Ever since Canada Post decided to completely eliminate door-to-door delivery for older neighbourhoods that were built before the cluster-box method was implemented, a lot of reaction has come about, with (no doubt) protests about the change. And I get the point of view that says the placement of the clusters are bad. I can understand it if you don't like where Canada Post has decided to put their boxes - that is, if they're on your lawn or on a dangerous corner or somewhere far away, secluded. I just don't get the point of view that says, 'we don't like this, period.'
I'm speaking as someone who grew up in neighbourhoods that were built before mandatory boxes were added to them, where, until recently, I got door-to-door delivery. Despite that, I am strongly in favour of this change.
In this day and age, receiving mail is very rare. The only mail the average person likely gets are bills, credit card offers and junk mail. How often does one receive hand-written letters anymore? The last time I sent anything by mail was to my father and his family in Jordan - once, earlier this year. The time before that it was to my "girlfriend" in Calgary in December of 2011. The time before that...sometime in the early 2000s, to my paternal aunt when she lived in Montreal. And this was when we exchanged letters back and forth. Before that it was the 90s and earlier, when I received handwritten letters and drawings (and even a tape recording) from my father while he lived in Africa. Back then it was probably commonplace. I know my mother has old letters.
When I sent that package to my father, he didn't send anything back. He e-mailed me to acknowledge the gifts/letters. Everything he sent me he gave me in person during one of his visits. Otherwise, personal correspondence is all electronic and instant. You can choose to have all your bills and statements delivered to you online. Theoretically you could eliminate all paper mail except for the flyers and junk. Why would you rather pay tax dollars for the door-to-door delivery of junk?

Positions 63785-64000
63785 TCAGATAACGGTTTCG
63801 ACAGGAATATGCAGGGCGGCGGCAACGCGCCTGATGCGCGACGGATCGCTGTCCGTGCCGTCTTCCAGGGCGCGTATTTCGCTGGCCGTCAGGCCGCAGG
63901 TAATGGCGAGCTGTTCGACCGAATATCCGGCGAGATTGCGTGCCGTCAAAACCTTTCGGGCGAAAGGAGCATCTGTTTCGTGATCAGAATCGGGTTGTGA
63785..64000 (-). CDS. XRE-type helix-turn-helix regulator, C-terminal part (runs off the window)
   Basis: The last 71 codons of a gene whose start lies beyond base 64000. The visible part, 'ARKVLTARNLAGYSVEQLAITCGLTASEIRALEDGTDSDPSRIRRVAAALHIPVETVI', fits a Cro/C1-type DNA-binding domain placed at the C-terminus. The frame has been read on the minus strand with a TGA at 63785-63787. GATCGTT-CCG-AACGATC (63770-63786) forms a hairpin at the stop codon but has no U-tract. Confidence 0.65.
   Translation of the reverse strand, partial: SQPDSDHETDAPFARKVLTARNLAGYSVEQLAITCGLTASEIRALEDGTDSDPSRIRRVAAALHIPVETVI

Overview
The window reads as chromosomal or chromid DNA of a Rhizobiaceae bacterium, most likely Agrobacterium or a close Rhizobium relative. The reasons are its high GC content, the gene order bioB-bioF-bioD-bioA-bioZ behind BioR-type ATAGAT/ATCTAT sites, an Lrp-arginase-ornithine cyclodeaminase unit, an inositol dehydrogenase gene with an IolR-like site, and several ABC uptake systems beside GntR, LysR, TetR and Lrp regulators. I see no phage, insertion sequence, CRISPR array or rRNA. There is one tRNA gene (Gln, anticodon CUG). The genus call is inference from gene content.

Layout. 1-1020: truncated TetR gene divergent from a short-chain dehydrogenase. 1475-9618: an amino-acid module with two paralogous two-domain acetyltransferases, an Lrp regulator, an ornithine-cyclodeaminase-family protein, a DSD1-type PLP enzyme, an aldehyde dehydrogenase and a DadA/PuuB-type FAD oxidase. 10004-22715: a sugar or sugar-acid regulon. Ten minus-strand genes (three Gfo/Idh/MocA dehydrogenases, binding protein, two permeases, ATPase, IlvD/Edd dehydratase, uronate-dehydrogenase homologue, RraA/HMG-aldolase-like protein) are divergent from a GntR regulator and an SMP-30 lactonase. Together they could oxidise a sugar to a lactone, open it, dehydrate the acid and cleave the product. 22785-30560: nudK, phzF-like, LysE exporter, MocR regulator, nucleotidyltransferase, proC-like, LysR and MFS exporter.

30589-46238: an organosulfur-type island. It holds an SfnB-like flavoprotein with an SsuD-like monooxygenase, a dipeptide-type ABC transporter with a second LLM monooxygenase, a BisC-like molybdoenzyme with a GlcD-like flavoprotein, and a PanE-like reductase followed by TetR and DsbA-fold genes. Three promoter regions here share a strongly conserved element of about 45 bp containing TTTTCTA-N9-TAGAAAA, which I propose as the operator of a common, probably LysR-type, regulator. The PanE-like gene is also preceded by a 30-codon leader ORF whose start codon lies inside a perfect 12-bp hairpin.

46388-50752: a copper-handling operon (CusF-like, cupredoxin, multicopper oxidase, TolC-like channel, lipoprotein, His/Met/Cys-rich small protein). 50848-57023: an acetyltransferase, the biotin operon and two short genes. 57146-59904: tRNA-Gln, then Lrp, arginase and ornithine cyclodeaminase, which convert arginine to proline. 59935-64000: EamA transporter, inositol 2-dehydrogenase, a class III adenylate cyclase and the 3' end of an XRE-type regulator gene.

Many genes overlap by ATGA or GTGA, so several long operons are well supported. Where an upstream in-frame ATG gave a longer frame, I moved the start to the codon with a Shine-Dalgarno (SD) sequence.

Because change is so obviously difficult for people in general (I'm not much of an exception myself) Canada Post was quite generous with their boxes. There's one right in front of my house, one around the corner, another on the next street...you can stand at one cluster and look at another one on the other street not 100 metres away. Is that so difficult? Instead of opening the door and reaching out, I have to walk an extra forty feet across the street. Gee.
I like this change. It saves money and reflects how things have changed. All new neighbourhoods since the 90s have had these clusters, so it shouldn't be such a big deal for those older neighbourhoods that have to adapt. The only problems I foresee are lighting issues (some boxes are not in well-lit areas, including the ones on my street - winter days, after all, are short) and snow removal problems. I doubt people are going to enjoy having to hike over a huge snow bank to access their mail box once winter has truly arrived. I don't know if removal drivers take the boxes into account when they're clearing a street, but I hope they do.